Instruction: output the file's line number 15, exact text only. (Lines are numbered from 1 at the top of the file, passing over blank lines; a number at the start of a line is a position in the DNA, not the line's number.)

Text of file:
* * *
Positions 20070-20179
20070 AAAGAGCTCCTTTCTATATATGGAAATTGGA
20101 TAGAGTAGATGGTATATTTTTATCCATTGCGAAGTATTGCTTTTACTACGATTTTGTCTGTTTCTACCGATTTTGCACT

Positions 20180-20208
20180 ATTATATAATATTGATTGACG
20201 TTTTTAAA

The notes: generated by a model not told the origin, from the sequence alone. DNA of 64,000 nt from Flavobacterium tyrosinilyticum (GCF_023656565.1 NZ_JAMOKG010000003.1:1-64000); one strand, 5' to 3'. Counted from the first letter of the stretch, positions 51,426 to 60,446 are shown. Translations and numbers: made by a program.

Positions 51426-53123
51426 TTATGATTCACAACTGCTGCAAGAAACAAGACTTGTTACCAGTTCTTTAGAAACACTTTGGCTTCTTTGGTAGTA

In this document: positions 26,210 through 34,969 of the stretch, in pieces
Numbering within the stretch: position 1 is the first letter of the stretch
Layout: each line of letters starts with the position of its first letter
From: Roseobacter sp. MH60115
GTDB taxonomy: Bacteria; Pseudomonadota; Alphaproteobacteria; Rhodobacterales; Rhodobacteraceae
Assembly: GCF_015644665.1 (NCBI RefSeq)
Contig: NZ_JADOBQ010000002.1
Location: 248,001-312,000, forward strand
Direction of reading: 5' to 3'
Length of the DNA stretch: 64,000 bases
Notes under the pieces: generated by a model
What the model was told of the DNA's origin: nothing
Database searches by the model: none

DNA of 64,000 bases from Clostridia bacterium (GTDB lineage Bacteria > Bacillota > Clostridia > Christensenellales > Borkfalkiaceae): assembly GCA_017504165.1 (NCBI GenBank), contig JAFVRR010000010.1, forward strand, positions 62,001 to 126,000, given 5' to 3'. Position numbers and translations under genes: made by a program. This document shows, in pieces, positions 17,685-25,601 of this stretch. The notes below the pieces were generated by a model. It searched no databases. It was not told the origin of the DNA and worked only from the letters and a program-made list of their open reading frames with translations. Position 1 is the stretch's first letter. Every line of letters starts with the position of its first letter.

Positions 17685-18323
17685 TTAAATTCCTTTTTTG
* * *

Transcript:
Assembly: GCF_015644665.1 (NCBI RefSeq)